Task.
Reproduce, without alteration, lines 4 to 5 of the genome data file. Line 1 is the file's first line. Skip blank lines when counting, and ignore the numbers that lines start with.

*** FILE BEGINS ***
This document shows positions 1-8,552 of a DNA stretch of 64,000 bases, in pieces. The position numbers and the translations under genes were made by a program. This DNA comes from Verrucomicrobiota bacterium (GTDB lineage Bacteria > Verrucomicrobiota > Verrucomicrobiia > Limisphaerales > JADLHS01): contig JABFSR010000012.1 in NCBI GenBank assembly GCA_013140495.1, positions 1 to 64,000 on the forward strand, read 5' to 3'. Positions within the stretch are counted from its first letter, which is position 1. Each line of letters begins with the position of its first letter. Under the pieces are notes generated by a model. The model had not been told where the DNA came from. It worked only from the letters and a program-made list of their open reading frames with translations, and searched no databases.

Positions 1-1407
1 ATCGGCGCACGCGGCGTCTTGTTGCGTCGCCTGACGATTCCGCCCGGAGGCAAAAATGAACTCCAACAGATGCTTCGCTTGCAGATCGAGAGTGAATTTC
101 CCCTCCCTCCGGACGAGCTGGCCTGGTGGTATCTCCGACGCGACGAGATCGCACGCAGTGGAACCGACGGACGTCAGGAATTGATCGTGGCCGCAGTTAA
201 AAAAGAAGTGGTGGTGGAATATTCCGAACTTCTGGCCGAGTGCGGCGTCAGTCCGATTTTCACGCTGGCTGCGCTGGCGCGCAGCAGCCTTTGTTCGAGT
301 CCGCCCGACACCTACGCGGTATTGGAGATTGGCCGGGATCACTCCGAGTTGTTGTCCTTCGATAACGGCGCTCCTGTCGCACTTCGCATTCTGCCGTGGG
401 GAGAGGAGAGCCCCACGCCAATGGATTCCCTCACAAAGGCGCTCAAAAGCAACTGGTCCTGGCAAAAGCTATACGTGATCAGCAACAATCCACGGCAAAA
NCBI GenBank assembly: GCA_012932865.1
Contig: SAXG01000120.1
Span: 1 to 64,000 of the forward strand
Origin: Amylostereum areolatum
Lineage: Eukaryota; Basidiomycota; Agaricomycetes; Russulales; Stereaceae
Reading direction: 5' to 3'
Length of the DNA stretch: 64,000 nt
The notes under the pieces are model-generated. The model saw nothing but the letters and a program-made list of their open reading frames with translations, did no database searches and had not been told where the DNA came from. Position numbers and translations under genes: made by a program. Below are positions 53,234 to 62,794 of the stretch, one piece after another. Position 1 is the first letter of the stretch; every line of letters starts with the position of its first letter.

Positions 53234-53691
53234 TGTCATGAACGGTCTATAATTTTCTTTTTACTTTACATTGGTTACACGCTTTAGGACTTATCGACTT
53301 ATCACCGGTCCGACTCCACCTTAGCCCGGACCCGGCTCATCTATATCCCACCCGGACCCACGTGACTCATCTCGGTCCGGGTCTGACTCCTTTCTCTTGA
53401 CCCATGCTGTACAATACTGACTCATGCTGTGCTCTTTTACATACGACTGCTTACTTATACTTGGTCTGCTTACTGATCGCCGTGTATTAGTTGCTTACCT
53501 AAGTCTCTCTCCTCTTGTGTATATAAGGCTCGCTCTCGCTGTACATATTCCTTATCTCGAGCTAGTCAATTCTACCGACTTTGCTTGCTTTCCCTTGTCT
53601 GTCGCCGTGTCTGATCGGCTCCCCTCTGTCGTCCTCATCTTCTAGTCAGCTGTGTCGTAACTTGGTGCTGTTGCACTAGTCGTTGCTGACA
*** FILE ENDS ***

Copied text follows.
101 CCCTCCCTCCGGACGAGCTGGCCTGGTGGTATCTCCGACGCGACGAGATCGCACGCAGTGGAACCGACGGACGTCAGGAATTGATCGTGGCCGCAGTTAA
201 AAAAGAAGTGGTGGTGGAATATTCCGAACTTCTGGCCGAGTGCGGCGTCAGTCCGATTTTCACGCTGGCTGCGCTGGCGCGCAGCAGCCTTTGTTCGAGT